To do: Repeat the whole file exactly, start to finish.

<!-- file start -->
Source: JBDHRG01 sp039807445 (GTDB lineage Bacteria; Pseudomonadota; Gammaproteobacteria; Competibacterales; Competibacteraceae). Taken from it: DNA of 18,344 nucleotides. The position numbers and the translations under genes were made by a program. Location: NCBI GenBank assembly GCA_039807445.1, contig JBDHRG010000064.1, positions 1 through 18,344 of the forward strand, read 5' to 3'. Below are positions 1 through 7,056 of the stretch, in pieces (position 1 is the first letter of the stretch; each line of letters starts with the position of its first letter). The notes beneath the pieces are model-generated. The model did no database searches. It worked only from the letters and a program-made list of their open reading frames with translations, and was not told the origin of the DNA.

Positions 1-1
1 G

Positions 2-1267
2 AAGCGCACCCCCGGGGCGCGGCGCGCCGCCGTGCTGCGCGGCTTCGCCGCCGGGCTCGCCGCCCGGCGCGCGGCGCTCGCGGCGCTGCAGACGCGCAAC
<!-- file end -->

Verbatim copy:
Source: JBDHRG01 sp039807445 (GTDB lineage Bacteria; Pseudomonadota; Gammaproteobacteria; Competibacterales; Competibacteraceae). Taken from it: DNA of 18,344 nucleotides. The position numbers and the translations under genes were made by a program. Location: NCBI GenBank assembly GCA_039807445.1, contig JBDHRG010000064.1, positions 1 through 18,344 of the forward strand, read 5' to 3'. Below are positions 1 through 7,056 of the stretch, in pieces (position 1 is the first letter of the stretch; each line of letters starts with the position of its first letter). The notes beneath the pieces are model-generated. The model did no database searches. It worked only from the letters and a program-made list of their open reading frames with translations, and was not told the origin of the DNA.

Positions 1-1
1 G

Positions 2-1267
2 AAGCGCACCCCCGGGGCGCGGCGCGCCGCCGTGCTGCGCGGCTTCGCCGCCGGGCTCGCCGCCCGGCGCGCGGCGCTCGCGGCGCTGCAGACGCGCAAC